Monday, April 2, 2012

Elizabethan Fact of the Day: Armories in Elizabethan England

By the middle of the 16th century, at-home armour production was now thriving in England. In previous centuries, the majority of armor had been produced in Milan, Italy, Paris, France and Germany, and purchased by much of Western Europe.

King Henry VIII's armor, now residing in the Tower of London Armory exhibit. Picture acquired through Wikimedia Commons. Image public domain.

King Henry VIII can be almost solely credited with encouraging and investing in armor and weapons manufacturing in England. His Royal Armories at Greenwich produced some of his finest tournament suits.


The tournament armor of King Henry VIII, with an "H" and "K" detailing along the edge of the tassets. The "H" refers to the king himself, and the "K" refers to Henry VIII's first wife, Katherine of Aragon. Image acquired through Wikimedia Commons. Image public domain.

A 16th century illustration of King Henry VIII jousting  for his wife, Queen Catherine of Aragon. He is either wearing blackened or blued armor for the tilt. At the museum where I work, we have a stunning composite suit from around 1575 that is decoratively blued. Picture acquired through Wikimedia Commons. Image public domain.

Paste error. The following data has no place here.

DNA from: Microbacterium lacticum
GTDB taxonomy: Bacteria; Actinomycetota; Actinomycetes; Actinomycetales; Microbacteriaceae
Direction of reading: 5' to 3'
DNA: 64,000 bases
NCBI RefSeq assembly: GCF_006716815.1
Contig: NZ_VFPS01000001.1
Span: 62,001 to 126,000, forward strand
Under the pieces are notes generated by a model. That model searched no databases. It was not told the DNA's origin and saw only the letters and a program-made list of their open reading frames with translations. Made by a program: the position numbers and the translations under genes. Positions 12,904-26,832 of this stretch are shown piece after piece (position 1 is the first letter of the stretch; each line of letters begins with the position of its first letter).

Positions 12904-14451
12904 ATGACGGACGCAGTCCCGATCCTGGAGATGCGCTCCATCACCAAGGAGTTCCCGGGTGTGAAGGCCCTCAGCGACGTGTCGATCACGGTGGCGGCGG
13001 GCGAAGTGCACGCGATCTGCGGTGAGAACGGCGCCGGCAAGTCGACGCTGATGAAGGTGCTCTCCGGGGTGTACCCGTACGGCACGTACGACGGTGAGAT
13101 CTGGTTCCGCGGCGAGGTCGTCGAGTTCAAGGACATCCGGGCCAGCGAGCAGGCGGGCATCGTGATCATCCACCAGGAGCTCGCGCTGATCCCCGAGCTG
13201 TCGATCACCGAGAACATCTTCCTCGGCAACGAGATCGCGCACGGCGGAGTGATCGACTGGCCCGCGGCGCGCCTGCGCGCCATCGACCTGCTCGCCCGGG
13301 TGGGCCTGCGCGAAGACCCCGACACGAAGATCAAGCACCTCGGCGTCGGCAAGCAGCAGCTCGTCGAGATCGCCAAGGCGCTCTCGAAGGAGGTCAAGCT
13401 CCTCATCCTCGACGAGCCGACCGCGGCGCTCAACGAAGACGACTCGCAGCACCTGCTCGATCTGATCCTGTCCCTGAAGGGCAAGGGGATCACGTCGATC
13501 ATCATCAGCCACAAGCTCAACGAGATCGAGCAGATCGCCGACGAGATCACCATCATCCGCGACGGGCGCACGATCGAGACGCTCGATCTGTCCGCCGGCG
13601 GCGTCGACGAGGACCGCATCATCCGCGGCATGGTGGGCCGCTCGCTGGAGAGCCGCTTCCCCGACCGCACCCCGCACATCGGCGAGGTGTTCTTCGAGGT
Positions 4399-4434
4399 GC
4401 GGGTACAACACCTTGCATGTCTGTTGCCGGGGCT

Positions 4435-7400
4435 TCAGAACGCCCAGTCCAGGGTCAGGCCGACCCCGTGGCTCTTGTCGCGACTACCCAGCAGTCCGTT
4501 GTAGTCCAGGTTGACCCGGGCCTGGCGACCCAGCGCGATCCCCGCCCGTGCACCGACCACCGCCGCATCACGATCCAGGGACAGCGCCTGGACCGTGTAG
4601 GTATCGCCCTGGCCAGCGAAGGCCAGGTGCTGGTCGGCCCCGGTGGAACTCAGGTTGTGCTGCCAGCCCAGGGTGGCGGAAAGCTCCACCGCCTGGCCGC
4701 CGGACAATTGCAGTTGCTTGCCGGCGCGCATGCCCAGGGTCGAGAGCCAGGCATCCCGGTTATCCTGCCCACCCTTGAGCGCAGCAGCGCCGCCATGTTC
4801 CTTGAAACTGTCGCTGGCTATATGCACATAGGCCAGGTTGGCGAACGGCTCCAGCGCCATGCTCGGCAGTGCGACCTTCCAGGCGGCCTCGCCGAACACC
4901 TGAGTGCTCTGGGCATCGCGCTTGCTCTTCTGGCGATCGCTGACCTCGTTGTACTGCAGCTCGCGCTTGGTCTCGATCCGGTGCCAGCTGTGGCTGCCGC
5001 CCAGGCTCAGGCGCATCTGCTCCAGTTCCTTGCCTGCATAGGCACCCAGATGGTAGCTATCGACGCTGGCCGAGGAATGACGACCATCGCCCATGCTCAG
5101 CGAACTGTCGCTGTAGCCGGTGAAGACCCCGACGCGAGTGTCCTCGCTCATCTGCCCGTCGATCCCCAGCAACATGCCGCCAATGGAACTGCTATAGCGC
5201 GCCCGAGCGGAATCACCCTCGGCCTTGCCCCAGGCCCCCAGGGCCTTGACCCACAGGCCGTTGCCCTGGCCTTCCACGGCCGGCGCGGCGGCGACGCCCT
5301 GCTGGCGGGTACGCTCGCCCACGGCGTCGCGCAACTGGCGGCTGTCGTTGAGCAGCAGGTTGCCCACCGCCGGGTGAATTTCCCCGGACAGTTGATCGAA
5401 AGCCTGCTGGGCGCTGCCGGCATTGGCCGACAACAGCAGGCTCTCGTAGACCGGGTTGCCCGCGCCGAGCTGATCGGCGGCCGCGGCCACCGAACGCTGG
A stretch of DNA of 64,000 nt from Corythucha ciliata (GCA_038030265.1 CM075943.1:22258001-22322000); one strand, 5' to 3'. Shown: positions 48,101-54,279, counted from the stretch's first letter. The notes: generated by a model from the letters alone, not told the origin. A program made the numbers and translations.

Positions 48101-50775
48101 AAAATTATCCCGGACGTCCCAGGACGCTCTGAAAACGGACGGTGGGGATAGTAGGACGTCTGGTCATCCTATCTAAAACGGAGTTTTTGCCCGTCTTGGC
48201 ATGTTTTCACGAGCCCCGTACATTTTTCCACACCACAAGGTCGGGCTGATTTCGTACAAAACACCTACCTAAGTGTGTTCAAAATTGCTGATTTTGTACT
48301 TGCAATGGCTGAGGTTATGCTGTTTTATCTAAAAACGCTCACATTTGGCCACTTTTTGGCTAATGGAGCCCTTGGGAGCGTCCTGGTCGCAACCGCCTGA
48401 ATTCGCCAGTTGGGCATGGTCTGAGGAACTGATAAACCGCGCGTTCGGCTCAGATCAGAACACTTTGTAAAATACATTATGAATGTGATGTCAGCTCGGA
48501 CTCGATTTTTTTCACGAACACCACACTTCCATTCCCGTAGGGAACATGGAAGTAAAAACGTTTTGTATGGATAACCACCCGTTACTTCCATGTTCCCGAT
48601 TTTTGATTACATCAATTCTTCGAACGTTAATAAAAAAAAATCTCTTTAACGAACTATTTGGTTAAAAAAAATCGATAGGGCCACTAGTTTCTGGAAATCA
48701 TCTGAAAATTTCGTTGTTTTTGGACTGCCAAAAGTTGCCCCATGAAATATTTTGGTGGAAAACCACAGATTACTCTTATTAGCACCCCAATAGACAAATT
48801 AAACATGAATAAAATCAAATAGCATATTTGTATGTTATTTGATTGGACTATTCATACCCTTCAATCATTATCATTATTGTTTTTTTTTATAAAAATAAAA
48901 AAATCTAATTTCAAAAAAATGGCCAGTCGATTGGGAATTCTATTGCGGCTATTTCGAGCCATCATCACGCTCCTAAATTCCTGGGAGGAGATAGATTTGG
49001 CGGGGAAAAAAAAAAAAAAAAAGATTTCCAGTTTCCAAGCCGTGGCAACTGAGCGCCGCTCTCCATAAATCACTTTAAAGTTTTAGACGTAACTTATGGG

But because of the increase in personal ownership of arms and armor, the possibility of rebellion and civil war was of course heightened. An edict from 1558, the year that Elizabeth Tudor came to the throne, required that all members of the peerage keep an armory to stockpile weapons and armor for the safety of the queen and the realm. Henry Herbert, the Earl of Pembroke maintained one of the more impressive armories of the Elizabethan Age.


A 16th century portrait of Henry Herbert, the 2nd Earl of Pembroke. Image public domain. Please see the 3 quarter length suit that possibly belonged to the Earl of Pembroke in my photo's on the side bar and bottom of the page. Picture acquired through Wikimedia Commons. Image public domain.


2 comments:

  1. Pembroke was one of the richest of the aristocrats, and could afford to maintain a more impressive armory. Great post!

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  2. Indeed he was! Henry Herbert is a fascinating member of the Elizabethan Peerage...All off the Herbert's and Sidney's, both male and female were, in my opinion.
    In the future I hope to share more detailed photos of his 3-quarter length suit-it is etched with mythical figures on the cuirass and helmet, musical instruments on the tassets/legs and miniature pictures of pieces of armor, probably after the Roman style, on the breastplate and vambraces.

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